Movie review: White God, a four-star horror story about pet abandonment

The Hungarian film shows how pet abandonment can have real and grisly consequences

Review/Drama/WHITE GOD (NC16)/121 minutes/Opens tomorrow/****

The story: When laws are passed in Hungary placing a heavy tax on the owners of mixed-breed dogs, shelters are swamped with unwanted pets. Lili's (Zsofia Psotta) beloved Hagen is a mongrel, but her father (Sandor Zsoter) refuses to pay the tax, opting to abandon the dog. Hagen must now fend for itself in a hostile world.

You can go online to learn how director and co-writer Kornel Mundruczo gathered and coordinated an army of 250 real, breathing, furry dogs for the film's massive ensemble scenes.

But knowing the logistics of dog herding will not prepare you, in the film's climax, for the sight of the canine tsunami sweeping across the city.

That sequence is frightening and primal, evoking fears of implacable natural forces or, more prosaically, a blood-thirsty mob devoid of rational purpose, fuelled by hate.

It is also more visually impressive than anything you might have seen in a US$200-million (S$273-million) sci-fi blockbuster.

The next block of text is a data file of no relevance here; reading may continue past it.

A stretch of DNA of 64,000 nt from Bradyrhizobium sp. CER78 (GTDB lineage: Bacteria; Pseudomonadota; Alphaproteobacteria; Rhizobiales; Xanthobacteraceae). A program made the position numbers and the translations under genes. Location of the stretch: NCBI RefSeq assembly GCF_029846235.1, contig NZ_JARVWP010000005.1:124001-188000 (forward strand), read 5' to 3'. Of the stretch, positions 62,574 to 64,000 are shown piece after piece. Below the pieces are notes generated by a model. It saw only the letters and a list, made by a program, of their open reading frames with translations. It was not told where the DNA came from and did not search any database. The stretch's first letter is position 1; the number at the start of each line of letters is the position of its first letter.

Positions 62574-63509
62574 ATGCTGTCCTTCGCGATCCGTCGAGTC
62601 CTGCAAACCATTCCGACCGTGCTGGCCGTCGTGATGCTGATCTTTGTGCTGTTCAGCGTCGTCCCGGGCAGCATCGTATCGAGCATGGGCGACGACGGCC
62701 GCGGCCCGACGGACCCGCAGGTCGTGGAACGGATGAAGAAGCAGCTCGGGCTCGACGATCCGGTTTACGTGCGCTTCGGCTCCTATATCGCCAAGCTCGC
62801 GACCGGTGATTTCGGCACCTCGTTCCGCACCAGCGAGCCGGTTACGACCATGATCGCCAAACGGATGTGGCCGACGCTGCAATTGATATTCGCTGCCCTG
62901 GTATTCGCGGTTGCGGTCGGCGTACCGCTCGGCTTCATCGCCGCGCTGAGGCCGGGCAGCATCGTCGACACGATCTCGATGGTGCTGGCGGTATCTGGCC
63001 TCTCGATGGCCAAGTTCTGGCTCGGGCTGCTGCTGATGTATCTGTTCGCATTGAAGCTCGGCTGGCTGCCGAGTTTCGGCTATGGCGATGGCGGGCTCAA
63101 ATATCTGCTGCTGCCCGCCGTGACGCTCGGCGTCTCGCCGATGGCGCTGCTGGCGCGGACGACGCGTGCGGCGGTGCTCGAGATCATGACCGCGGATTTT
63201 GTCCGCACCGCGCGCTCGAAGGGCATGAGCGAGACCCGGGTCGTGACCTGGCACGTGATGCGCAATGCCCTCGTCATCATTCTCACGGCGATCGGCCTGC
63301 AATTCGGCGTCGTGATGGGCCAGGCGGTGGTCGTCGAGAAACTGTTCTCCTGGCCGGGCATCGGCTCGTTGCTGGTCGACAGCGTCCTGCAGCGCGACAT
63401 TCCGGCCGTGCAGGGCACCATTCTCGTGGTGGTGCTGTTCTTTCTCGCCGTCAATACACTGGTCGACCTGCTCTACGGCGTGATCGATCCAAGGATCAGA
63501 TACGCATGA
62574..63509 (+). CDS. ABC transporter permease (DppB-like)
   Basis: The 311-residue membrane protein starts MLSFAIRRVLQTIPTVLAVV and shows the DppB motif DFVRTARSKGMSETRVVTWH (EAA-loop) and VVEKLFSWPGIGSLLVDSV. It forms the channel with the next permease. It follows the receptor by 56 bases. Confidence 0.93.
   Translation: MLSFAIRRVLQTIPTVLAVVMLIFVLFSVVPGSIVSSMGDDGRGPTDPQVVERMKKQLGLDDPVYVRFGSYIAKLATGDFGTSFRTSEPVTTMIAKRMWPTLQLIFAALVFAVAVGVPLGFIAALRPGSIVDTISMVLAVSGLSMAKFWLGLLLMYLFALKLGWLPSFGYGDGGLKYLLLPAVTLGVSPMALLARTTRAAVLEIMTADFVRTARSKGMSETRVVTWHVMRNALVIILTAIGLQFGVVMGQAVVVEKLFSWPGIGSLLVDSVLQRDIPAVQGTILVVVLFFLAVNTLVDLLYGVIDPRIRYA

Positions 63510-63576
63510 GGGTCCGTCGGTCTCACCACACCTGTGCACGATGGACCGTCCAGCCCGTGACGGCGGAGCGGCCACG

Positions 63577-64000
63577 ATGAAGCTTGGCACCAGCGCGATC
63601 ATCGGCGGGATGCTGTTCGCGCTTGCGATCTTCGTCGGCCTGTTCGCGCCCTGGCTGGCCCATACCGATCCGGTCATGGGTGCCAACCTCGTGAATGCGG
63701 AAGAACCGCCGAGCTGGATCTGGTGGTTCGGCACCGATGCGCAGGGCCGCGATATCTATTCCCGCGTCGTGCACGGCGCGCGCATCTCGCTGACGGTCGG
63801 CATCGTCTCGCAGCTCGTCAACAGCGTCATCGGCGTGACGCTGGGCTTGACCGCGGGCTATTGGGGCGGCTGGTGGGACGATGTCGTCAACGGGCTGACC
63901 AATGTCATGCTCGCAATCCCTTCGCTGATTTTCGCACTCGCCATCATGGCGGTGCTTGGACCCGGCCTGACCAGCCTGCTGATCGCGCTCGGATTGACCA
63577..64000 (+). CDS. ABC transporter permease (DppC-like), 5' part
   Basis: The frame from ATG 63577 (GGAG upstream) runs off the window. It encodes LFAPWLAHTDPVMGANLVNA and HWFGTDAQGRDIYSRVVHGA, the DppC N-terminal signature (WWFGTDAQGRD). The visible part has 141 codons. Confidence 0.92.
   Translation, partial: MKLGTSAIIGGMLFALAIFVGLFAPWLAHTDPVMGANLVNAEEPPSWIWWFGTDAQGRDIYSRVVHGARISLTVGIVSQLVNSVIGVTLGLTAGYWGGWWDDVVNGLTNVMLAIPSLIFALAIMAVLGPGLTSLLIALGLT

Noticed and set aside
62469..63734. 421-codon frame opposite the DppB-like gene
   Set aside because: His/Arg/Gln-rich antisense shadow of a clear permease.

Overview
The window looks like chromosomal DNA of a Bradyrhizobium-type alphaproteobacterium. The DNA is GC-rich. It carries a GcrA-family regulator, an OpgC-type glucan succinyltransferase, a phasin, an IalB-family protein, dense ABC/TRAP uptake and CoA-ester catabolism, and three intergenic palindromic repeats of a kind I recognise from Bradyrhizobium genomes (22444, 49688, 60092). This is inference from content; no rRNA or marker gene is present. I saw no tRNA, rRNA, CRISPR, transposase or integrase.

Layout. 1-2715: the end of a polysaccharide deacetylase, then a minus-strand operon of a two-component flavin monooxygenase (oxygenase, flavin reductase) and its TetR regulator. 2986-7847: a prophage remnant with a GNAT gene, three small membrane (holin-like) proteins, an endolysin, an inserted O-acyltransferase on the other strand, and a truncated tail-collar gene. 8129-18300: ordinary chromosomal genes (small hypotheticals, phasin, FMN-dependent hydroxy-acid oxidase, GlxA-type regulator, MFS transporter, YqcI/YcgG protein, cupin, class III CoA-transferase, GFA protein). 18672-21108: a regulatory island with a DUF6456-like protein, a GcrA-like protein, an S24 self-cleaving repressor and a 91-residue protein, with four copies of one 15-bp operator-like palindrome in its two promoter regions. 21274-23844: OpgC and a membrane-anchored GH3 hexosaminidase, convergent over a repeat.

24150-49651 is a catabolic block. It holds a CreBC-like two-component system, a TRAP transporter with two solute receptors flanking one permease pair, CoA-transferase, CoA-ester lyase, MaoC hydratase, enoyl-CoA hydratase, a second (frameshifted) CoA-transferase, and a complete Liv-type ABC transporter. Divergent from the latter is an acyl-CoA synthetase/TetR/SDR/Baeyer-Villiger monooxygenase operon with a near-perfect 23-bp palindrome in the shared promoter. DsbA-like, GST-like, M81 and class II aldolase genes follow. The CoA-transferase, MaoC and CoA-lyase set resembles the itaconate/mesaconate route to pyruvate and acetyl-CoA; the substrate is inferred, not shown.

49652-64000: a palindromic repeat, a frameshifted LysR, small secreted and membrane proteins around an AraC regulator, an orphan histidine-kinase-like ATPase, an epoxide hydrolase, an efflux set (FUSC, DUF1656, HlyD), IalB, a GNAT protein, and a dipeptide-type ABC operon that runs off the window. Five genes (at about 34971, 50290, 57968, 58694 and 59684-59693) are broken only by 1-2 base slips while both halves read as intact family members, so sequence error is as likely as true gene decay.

At one level, Mundruczo's work functions as an animal adventure, a story of pets embarking on a long, perilous journey home (the Disney classic The Incredible Journey, 1963).

The relationship between Lili and the dog she adores is portrayed simply and without histrionics, but is no less powerful for its bare-bones style.

But that tale of an animal hero surviving in the big bad world turns into something far more sinister very quickly. Pet abandonment carries very real and grisly consequences for their former owners.

The film, the Hungarian entry at this year's Academy Awards for Best Foreign Language Film (it was not shortlisted), in its latter segments becomes a cautionary horror story, a blend of rabid-dog account Cujo (1983) with a dash of George Orwell's Animal Farm and Hitchcock's The Birds (1963).

Winner of the Un Certain Regard award at last year's Cannes Film Festival, the animal uprising is meant to be a somewhat pompous reference to a possible revolt by non-white immigrants toiling at the bottom of the European social heap (hence the title).

But the movie is much more fun when enjoyed for what it is: a horror film with creature effects made from real creatures.

johnlui@sph.com.sg